CONNECTING PEOPLE TO IDEAS AND TO EACH OTHER
CONNECTING PEOPLE TO IDEAS AND TO EACH OTHER
In the Green Room

Art Historian Carol Mavor

I Always Refer to Roland Barthes as my Boyfriend

Photo by Aaron Salcido.

Carol Mavor is a writer, artist, art historian, and the author of five books. Before joining the panel at a Zócalo/Getty “Open Art” event titled “What Does Blue Mean?,” she chatted in the green room about notebooks, artichokes, and her next life as a novelist.

Q:
What device do you do most of your writing on?

A:
Notebooks. Endless notebooks. I switch the kinds of notebooks I use, read through them, and then write on top of my notes. They are beautiful sometimes, the pages.

Q:
Which poem do you most often recite or quote?

A:
If I want inspiration for my writing and language, I turn to Emily Dickinson. “‘Hope’ is the thing with feathers.”

Q:
If there were one artist, living or dead, you could have a coffee with, who would it be?

A:
Roland Barthes, the French philosopher, who did some artwork of his own. I always refer to him as my boyfriend, and I had a dream about him once—he was still alive and he came to give a seminar. And he asked me to sit down by him, and he held my hand and told me not to worry about my French.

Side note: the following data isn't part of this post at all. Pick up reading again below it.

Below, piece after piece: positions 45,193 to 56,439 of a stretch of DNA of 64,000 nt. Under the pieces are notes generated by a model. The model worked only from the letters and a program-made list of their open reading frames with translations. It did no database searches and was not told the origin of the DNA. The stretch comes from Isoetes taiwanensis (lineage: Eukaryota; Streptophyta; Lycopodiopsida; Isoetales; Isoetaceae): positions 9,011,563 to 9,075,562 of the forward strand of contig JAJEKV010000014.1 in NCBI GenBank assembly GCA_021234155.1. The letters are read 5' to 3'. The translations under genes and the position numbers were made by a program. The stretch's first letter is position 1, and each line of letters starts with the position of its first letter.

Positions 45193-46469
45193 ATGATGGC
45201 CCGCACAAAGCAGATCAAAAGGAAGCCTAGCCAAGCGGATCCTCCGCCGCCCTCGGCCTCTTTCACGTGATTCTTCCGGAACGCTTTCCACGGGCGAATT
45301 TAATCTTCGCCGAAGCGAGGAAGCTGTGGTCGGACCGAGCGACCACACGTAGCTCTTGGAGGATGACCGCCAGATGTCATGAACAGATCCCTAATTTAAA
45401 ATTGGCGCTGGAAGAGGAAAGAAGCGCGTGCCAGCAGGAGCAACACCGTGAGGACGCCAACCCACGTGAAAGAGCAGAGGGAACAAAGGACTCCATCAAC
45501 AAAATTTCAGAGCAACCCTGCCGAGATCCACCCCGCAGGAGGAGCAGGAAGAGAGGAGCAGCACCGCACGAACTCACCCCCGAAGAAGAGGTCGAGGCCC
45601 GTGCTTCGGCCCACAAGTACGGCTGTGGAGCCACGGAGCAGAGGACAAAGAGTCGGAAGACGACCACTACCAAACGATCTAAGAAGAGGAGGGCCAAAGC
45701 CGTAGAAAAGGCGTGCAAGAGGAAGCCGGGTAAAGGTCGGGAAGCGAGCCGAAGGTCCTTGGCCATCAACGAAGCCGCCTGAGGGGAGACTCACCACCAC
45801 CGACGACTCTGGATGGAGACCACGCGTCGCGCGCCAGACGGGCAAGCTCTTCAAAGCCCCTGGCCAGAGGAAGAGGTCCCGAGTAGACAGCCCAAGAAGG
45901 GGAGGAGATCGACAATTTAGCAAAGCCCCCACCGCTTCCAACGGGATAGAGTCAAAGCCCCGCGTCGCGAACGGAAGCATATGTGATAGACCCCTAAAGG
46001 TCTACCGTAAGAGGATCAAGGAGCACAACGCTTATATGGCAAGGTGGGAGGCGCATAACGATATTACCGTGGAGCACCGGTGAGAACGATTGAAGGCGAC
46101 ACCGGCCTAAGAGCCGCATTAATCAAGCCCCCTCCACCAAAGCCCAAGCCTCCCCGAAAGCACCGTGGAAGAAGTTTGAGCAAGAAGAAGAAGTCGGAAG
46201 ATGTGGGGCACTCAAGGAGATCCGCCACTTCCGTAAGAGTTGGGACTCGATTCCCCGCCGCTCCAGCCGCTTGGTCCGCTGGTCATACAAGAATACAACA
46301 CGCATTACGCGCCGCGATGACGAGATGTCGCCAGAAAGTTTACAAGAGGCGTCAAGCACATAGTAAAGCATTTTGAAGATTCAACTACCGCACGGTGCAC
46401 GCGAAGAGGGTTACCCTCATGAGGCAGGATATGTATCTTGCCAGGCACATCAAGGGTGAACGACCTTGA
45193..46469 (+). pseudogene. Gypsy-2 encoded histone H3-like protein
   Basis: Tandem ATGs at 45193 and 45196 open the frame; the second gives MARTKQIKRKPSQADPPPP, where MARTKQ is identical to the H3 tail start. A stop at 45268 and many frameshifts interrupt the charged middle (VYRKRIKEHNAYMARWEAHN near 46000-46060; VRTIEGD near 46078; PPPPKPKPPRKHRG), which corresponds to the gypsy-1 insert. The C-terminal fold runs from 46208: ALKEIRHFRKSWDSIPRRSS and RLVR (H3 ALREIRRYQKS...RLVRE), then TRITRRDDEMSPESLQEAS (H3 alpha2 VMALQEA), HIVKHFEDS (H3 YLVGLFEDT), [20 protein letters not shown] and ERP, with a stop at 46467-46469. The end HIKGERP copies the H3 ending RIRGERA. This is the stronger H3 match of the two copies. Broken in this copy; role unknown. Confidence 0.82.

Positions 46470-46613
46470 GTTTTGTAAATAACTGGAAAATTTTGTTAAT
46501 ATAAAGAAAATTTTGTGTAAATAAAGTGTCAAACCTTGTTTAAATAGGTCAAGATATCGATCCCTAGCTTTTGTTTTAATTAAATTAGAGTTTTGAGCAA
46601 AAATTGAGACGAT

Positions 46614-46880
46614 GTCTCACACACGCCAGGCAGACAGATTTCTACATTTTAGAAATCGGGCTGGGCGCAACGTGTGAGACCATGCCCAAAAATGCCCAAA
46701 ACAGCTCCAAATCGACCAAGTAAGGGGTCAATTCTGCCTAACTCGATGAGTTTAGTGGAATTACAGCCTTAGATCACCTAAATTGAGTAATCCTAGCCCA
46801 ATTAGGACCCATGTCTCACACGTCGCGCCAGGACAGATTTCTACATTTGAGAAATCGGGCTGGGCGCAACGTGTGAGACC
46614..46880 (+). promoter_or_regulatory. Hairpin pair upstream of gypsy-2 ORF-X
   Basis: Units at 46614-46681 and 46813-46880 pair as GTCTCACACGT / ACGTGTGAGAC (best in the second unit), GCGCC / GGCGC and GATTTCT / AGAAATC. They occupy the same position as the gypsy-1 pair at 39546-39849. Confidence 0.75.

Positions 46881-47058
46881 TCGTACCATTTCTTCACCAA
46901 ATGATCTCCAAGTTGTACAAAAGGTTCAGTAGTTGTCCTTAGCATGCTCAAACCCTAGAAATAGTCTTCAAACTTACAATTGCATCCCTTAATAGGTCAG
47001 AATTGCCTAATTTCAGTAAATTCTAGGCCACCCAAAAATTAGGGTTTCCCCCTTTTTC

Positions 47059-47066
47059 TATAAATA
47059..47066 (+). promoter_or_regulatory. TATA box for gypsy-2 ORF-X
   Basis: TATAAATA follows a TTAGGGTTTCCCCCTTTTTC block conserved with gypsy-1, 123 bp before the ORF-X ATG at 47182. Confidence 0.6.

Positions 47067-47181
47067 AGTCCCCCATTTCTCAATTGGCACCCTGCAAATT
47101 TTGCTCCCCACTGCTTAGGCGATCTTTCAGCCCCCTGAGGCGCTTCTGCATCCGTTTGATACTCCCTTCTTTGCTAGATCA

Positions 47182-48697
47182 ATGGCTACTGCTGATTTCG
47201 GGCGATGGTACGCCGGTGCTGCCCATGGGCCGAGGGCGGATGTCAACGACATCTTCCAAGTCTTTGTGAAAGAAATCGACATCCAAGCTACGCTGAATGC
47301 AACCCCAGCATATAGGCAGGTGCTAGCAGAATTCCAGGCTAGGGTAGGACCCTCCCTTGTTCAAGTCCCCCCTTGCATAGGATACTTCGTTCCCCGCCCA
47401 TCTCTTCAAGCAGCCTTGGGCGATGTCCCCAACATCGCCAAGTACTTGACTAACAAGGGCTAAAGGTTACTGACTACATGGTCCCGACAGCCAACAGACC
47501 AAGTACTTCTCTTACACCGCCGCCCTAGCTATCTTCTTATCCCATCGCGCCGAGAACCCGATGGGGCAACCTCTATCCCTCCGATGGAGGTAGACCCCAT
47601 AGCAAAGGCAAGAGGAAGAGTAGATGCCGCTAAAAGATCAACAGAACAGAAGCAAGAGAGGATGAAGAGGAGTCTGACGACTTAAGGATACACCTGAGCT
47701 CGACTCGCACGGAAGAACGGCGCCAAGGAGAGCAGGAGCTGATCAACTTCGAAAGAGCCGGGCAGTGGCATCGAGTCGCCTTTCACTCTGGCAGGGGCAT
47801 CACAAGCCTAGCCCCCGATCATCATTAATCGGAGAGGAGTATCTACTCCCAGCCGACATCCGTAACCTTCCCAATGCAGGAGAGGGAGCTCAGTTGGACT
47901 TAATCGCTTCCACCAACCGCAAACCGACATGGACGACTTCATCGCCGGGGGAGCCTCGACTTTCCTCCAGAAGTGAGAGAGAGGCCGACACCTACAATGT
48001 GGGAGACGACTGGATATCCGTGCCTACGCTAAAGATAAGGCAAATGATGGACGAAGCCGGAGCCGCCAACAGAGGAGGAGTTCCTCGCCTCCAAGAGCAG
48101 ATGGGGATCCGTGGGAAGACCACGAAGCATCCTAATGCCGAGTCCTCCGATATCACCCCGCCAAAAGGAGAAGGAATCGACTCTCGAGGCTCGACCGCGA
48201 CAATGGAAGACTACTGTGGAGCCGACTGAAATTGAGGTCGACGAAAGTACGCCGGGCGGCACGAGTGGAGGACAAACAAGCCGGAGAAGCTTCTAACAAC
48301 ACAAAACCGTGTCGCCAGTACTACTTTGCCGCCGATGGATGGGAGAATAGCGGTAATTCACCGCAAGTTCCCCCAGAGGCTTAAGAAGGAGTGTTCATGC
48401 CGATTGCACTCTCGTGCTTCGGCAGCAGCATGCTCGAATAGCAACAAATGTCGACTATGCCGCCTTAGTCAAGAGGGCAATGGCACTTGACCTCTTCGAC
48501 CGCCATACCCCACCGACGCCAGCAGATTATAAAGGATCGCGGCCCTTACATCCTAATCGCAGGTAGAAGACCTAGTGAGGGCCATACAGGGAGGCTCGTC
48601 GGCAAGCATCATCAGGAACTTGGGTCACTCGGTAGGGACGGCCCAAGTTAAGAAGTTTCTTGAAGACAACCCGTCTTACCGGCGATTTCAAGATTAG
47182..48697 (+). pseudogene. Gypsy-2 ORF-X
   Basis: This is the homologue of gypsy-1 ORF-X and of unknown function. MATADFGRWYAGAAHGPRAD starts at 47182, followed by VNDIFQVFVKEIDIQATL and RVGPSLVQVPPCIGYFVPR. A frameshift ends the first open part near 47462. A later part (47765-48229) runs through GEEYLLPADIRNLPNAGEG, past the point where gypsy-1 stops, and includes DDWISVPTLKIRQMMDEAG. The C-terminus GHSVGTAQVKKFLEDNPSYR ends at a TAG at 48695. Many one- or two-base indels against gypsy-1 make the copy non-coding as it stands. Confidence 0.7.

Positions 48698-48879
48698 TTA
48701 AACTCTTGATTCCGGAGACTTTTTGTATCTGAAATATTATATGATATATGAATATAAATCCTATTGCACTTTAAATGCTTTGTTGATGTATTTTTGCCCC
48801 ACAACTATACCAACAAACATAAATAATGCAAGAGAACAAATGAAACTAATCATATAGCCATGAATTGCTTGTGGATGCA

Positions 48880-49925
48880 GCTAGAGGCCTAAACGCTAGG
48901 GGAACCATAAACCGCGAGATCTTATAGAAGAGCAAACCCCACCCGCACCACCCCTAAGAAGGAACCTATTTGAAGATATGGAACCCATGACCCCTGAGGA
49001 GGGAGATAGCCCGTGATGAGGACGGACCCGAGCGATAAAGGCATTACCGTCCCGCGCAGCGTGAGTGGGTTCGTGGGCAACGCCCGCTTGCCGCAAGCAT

Q:
What keeps you up at night?

A:
Worrying about my three boys. And writing.

Q:
What salad dressing best describes you?

A:
Nice olive oil with fresh squeezed lemon.

Q:
What kind of car do you drive?

A:
None. But I used to drive old Volvos that my father would give me.

Q:
What profession would you like to practice in your next life?

A:
I really want to be someone who writes novels all the time.

Q:
When you turn on the television at your house, what channel is most likely to be on?

A:
I live in England where we don’t have so many channels. BBC Four, I guess.

Q:
What’s your favorite plant?

A:
Artichoke.

Q:
What’s the best advice you ever received?

A:
Keep moving forward.